Will Sequestration Stop the Dow? Johnson & Johnson (JNJ), The Walt Disney Company (DIS)

With these two seemingly divergent pieces of news coming in such close proximity, you must wonder what happens now. Are stocks poised to run even further, or will the sequestration cuts put an end to the market’s exuberance? And how could these two events happen at the same time?

As to the timing, the ability of traders and investors to overlook Friday’s deadline owes partly to the fact that the cuts do not all take immediate effect; Congress still has a little time to work it out. King points out that it may take a few years to see that the realized growth rates fall absurdly below the projected ones. Additionally, early indications suggest that despite the missed deadline, the U.S. will not receive a credit downgrade, but rather will stay on the negative-outlook list.

At the extreme, some commentators suggest that the cuts will actually be good for the economy, as they will force reduced government spending. Returning to the CBO, this year’s $85 billion in cuts equates to a reduction of only $44 billion in real spending. The remainder is a reduction in spending authority; basically, Congress’ credit card now has a lower limit. When these reduced figures are used, things look a little less bleak.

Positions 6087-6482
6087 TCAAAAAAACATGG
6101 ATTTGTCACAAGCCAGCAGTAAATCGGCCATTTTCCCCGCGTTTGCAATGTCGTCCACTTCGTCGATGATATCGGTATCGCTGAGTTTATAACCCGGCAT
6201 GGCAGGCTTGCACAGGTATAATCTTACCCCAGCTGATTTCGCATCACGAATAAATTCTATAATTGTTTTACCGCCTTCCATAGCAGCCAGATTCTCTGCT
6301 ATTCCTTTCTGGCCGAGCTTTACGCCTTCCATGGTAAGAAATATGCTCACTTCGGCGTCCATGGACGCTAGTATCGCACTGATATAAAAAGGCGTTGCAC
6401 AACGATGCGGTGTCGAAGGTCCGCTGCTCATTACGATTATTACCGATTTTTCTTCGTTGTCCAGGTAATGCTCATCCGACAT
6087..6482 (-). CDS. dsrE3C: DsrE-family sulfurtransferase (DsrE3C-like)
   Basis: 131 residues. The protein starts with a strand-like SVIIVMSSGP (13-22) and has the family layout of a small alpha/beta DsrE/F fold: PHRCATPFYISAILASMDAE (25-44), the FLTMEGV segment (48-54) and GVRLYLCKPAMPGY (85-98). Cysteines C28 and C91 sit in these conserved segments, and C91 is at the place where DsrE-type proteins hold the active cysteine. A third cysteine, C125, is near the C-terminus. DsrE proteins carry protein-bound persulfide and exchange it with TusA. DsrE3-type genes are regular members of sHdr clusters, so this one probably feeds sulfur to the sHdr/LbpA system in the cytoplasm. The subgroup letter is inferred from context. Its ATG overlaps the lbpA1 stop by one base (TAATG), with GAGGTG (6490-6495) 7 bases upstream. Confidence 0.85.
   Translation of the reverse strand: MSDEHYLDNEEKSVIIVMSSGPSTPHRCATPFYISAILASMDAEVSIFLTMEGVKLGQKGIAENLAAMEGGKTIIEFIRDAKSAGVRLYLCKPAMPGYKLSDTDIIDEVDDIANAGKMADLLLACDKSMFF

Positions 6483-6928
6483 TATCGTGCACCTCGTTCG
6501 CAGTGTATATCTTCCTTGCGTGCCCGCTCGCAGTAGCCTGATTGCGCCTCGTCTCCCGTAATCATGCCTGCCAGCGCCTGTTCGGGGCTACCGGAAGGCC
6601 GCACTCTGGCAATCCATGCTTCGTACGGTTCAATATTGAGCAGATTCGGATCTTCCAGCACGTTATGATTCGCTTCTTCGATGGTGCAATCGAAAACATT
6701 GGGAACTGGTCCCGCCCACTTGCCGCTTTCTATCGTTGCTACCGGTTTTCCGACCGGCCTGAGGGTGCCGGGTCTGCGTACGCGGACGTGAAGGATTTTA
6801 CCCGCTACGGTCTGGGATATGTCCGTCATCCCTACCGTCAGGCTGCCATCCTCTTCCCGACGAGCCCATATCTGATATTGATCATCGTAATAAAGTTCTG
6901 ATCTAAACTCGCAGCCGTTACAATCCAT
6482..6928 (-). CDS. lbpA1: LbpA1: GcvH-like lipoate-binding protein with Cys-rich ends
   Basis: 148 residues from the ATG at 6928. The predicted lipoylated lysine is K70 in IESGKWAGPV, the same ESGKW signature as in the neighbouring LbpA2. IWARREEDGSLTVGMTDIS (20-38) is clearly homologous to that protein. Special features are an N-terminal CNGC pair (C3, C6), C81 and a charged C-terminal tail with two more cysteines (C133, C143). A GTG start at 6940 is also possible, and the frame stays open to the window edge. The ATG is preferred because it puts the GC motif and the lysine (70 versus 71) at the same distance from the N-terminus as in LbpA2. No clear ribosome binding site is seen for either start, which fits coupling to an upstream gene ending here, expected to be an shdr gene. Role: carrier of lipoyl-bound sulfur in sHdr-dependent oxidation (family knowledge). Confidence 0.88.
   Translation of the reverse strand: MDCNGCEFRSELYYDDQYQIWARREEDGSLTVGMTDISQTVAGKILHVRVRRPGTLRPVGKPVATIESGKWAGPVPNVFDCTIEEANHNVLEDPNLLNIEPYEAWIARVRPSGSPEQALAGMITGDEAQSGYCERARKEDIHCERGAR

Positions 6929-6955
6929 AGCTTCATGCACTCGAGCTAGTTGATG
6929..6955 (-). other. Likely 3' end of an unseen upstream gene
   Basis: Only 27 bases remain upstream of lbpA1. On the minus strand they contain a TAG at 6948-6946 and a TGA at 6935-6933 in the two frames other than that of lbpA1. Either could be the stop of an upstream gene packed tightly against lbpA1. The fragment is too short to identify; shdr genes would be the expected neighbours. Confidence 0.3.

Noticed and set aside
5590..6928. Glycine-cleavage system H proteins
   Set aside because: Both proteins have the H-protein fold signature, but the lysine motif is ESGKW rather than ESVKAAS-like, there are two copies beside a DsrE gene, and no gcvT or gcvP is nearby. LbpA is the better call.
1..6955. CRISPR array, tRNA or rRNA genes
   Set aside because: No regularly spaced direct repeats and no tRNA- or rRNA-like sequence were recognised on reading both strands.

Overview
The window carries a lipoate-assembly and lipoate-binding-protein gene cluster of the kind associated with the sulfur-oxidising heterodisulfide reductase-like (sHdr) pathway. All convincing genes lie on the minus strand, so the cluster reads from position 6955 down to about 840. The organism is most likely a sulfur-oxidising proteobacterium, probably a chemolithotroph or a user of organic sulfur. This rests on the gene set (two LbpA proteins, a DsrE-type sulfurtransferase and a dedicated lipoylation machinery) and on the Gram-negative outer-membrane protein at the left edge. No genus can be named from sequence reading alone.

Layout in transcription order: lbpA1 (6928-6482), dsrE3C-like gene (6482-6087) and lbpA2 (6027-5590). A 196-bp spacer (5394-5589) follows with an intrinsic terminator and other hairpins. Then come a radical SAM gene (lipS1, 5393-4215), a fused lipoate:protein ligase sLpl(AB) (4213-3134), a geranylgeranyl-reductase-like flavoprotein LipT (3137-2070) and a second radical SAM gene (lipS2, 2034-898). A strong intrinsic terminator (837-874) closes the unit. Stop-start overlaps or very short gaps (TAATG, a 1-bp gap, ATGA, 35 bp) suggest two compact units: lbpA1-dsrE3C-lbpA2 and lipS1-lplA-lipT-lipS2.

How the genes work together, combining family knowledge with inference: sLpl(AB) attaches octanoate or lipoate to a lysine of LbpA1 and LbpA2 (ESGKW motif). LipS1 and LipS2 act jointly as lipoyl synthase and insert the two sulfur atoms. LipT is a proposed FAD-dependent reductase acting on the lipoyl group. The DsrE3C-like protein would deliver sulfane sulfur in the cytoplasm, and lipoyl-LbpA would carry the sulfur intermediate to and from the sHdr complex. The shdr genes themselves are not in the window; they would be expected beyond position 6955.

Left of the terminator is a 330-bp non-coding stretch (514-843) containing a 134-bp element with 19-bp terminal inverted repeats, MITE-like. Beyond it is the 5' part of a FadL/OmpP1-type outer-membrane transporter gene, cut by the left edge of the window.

The sequester will not immediately stop the Dow, primarily because it’s not the force the market is focused on as a catalyst. The more time that passes, however, the more impact those cuts begin to have, and the more likely it is that the market will react. The Fed cannot prop up stocks forever. Running to the sidelines as others pour into equities in hopes of not being left behind may be premature, but caution is warranted. When the so-called “dumb” money is joining the party late, it is often a sign the music is about to stop.

The article Will Sequestration Stop the Dow? originally appeared on Fool.com.

Fool contributor Doug Ehrman has no position in any stocks mentioned. The Motley Fool recommends 3M, Apple, Johnson & Johnson, and Walt Disney (NYSE:DIS). The Motley Fool owns shares of Apple, Johnson & Johnson, and Walt Disney.

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